A further 1.7 million people could find themselves added to the “shielded patient list”

legal updates

People on the shielding list are required to always stay at home, except for limited circumstances, such as outdoor exercise and attending medical appointments.

Read our disclaimer keyboard_arrow_down

This website content is intended as a general guide to law as it applies to the motor trade. Lawgistics has taken every effort to ensure that the contents are as accurate and up to date as at the date of first publication.

The laws and opinions expressed within this website may be varied as the law develops. As such we cannot accept liability for or the consequence of, any change of law, or official guidelines since publication or any misuse of the information provided.

The opinions in this website are based upon the experience of the authors and it must be recognised that only the courts and recognised tribunals can interpret the law with authority.

Examples given within the website are based on the experience of the authors and centre upon issues that commonly give rise to disputes. Each situation in practice will be different and may comprise several points commented upon.

If you have any doubt about the correct legal position you should seek further legal advice from Lawgistics or a suitably qualified solicitor. We cannot accept liability for your failure to take professional advice where it should reasonably be sought by a prudent person.

All characters are fictitious and should not be taken as referring to any person living or dead.

Use of this website shall be considered acceptance of the terms of the disclaimer presented above.

On 16 February 2021, as a result of a new COVID-19 Population Risk Assessment, the government announced a further 1.7 million people could find themselves added to the “shielded patient list.” This is in addition to the 2.3 million people who have already been advised to shield due to being classed as clinically vulnerable.

People on the shielding list are required to always stay at home, except for limited circumstances, such as outdoor exercise and attending medical appointments.

Accordingly, those on the shielding list should not be attending work. However, they are permitted to work from home, if possible.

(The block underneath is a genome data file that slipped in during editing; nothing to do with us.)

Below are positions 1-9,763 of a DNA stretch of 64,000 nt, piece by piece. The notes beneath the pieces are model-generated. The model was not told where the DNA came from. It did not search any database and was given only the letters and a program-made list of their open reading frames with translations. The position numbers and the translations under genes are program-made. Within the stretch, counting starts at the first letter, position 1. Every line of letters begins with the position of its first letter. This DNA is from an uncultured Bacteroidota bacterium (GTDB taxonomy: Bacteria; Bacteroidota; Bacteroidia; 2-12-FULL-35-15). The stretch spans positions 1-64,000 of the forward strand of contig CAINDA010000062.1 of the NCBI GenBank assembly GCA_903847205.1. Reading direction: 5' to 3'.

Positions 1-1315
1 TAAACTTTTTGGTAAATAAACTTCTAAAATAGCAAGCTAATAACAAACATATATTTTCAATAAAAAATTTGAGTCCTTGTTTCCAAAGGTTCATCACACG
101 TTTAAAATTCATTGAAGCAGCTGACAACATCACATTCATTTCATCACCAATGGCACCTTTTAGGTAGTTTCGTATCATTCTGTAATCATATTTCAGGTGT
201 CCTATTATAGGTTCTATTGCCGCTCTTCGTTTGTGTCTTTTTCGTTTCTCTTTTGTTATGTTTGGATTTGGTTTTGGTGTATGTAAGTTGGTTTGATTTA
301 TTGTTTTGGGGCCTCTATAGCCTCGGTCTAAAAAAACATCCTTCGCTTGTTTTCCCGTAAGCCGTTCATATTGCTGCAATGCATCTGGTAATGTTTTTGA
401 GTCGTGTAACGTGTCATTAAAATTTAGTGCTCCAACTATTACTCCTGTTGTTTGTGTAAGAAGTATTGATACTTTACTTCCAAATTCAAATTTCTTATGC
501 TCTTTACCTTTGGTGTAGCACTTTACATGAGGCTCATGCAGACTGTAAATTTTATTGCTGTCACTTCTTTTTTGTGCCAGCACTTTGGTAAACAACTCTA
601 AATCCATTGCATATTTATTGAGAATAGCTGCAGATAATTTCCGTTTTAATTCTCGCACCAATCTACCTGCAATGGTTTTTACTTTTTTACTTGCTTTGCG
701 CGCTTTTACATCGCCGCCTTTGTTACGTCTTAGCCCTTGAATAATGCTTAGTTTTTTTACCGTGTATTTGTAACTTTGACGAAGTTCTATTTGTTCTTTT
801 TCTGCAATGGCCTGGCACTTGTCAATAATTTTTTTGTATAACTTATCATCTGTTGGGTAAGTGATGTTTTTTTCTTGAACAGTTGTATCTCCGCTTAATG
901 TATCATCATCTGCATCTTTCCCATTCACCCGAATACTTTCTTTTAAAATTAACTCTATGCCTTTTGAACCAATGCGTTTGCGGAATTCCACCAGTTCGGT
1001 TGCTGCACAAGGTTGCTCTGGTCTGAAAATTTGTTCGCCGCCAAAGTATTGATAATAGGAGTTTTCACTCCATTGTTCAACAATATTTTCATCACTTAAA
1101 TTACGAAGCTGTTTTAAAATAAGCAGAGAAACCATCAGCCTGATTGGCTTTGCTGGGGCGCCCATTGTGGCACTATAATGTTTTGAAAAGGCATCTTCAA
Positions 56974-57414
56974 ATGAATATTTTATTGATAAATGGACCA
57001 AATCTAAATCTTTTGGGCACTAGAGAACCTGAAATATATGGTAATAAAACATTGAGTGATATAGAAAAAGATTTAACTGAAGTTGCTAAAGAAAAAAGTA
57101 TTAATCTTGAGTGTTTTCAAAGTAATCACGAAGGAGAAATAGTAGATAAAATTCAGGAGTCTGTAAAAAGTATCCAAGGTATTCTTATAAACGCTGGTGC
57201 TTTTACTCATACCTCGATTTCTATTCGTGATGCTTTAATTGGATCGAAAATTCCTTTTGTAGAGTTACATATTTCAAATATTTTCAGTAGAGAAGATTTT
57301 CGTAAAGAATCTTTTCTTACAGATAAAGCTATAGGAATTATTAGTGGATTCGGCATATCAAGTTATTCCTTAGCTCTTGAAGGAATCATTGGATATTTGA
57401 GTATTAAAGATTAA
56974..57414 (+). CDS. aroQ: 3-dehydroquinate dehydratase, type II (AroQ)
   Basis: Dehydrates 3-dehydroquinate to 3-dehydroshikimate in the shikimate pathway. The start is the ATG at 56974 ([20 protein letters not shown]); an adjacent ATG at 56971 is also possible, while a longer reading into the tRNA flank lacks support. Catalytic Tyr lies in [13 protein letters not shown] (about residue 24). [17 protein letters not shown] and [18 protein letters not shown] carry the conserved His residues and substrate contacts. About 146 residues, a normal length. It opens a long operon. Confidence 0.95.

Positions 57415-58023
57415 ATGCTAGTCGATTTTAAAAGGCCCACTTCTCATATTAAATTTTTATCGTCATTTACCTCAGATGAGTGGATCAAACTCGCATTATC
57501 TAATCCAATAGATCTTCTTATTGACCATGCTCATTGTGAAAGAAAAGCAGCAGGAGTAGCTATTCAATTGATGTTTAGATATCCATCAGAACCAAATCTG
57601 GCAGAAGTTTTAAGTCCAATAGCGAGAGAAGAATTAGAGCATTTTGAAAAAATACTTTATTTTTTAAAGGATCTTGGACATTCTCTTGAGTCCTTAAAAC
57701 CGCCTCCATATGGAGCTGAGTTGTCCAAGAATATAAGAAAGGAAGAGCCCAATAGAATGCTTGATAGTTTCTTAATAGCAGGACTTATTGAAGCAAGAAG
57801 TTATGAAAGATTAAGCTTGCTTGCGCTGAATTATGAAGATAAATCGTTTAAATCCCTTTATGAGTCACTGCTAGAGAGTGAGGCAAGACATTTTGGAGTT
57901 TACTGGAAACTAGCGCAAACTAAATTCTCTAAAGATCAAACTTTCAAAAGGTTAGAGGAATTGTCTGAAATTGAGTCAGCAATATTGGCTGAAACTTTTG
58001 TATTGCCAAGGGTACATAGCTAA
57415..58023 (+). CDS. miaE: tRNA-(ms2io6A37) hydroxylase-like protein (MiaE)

Members are advised to check whether any employees have been added to the shielding list. A formal shielding letter or text message should be received by those affected. This should be provided to the employer as evidence that the employee has been advised to shield and must stay home.

If an employee has been advised to shield, employers should consider whether alternative work arrangements can be made. If it is not possible to make such arrangements, the employer can consider placing the employee on furlough under the Coronavirus Job Retention Scheme (which runs until the end of April 2021) or alternatively, they can consider if the employee is eligible for Statutory Sick Pay.


Need help with keeping on track with FCA Regulation and Compliance? Partner with Automotive Compliance

Katie PlemonsSolicitorRead More by this author

Related Legal Updates

Extension of Redundancy Protection for Pregnancy and New Parents

Explore the strengthened redundancy protections for new parents with significant amendments to maternity, adoption, and shared parental leave rights, effective from April 2024, ensuring enhanced job security during critical family milestones.

Changes to Flexible Working

Unveil the new landscape of flexible working rights with the Employment Relations (Flexible Working) Act 2023, now granting ‘day-one’ rights to employees and setting a precedent for more adaptable workplace practices effective from 6 April 2024.

New employment legislation effective from 6 April 2024

Enhanced employee rights, offering day-one entitlements to carer’s leave, flexible working arrangements, and extended redundancy protection for pregnant employees and those on family leave.

Wages increasing from 1 April 2024

With effect from 1 April 2024, the hourly rates of pay are…

Employment Law: Carer’s Leave

The regulations explicitly safeguard employees from any detriment or dismissal resulting from taking or seeking to take carer’s leave.

Employment Law: Annual Leave Changes

Several significant changes came into force on 1 January 2024 that affect the statutory annual leave and pay entitlements.

The office Christmas party season is here

Where an employee makes comments concerning a person’s body parts or style of dress that are intended to be good-natured but are perceived as offensive…

Get in touch

Complete the form to get in touch or via our details below:

01480 455500

Vinpenta House
High Causeway

By submitting this quote you agree to our Terms & Conditions and Privacy & Cookies Policy.

This site is protected by reCAPTCHA and the Google Privacy Policy and Terms of Service apply.